This is the second in a follow-up series to one which was published in the Expat Living section on March 6 and 13 and covered the ongoing native English teacher phaseouts in certain regions. This three-part series further assesses the native English teacher program as well as the Teaching English in English initiative for Korean teachers of English in primary and secondary public schools. ― Ed.
One trainer likened it to boot camp. Arduous 9-to-5 classes with only a break for lunch, five days a week, while living in dorms away from the rest of civilization. No alcohol, no socializing with instructors. Study all day, work all night, and speak only one language: English.
This is one of Korea’s Teaching English in English programs, a globally practiced EFL teaching method adopted by the government to boost the abilities of Korean English teachers. Successful participants in the rigorous six-month training get points for promotion, a one-month overseas study program, domestic study support for up to a year and other benefits.
The program copies the standards of the Seoul Metropolitan Office of Education, which seeks to eventually certify all its English teachers with the aim of improving students’ practical communication skills.
So far, more than 1,300 of Seoul’s English teachers are certified, officials said, and more than 1,500 teachers have completed regional programs nationwide.
Yet education experts, TEE trainers and trainees themselves question how much that certification really means in changing the way a classroom is run. The program has been met with heavy resistance and low participation, and evaluators see dubious certification standards.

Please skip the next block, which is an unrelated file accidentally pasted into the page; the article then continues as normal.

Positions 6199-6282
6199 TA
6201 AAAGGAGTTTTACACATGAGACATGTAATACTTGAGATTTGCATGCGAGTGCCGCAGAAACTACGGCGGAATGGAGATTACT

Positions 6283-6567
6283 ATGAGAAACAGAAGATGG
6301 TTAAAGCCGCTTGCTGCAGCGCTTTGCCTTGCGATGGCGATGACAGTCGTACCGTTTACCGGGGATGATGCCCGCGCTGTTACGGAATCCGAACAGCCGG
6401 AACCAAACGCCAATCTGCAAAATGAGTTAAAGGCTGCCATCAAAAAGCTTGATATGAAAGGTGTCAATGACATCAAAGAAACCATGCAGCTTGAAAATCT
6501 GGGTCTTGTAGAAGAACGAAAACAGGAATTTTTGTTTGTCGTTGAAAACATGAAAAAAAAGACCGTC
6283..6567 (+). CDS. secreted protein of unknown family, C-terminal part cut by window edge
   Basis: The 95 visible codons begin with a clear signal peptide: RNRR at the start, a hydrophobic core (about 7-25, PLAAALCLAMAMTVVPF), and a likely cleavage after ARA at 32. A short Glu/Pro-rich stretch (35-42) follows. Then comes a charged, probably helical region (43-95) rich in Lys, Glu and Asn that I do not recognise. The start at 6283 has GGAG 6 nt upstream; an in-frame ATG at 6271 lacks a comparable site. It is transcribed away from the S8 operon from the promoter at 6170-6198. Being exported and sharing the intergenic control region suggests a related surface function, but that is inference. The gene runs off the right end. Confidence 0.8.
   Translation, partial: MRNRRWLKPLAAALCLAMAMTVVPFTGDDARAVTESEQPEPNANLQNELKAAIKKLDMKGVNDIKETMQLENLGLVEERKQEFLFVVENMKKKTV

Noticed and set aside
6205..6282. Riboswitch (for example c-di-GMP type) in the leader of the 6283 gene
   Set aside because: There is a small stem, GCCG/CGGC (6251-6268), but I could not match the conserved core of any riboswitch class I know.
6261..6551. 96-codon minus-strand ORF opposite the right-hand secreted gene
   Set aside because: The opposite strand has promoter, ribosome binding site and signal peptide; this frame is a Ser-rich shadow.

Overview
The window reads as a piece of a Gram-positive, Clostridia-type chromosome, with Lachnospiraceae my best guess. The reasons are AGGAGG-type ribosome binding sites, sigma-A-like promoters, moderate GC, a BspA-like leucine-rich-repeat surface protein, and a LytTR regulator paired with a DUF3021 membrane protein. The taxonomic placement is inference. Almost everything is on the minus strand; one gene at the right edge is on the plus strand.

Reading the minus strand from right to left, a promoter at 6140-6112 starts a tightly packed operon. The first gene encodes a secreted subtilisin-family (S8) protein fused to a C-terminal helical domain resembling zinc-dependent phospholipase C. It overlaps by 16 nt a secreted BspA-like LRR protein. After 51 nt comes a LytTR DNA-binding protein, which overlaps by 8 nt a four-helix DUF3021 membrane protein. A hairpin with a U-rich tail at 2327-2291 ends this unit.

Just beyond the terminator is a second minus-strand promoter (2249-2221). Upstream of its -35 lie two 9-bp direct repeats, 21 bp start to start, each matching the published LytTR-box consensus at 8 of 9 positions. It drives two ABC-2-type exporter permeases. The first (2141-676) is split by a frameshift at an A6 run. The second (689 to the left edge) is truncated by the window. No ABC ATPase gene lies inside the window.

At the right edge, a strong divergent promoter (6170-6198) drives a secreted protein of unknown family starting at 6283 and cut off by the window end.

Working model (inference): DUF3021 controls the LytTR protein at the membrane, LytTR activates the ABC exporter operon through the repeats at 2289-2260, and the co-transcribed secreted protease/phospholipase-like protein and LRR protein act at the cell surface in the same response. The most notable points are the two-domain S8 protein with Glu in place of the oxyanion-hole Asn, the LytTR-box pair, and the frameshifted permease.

“Despite (a) tremendous investment and effort, TEE has not met expectations, following in the footsteps of other failed innovations,” said Shin Sang-keun of Ewha Womans University.
No one can fail
“(The program) is not easy, but we will form the test so that diligent teachers will have no difficulty in receiving the TEE certification,” the SMOE had said before kicking off the program in September 2009.
But evaluators, both Korean and native English-speaking, argue that passing-rate quotas and funding pressures lead to questionable practices in passing the trainees.
One Gyeonggi Province native English teacher, who took part in TEE certification evaluations last summer and asked to not be named, claimed she was pressured to pass trainees she “would never recommend for this certification.”
She said teams of three ― one native English teacher, one higher-level official with a variable English level, and a principal or vice principal from the province ― evaluated TEE trainees based on a 10-minute mock English lesson and an interview on TEE. Trainees needed a minimum 80 percent to pass, and those receiving more than 85 percent were recommended for certification.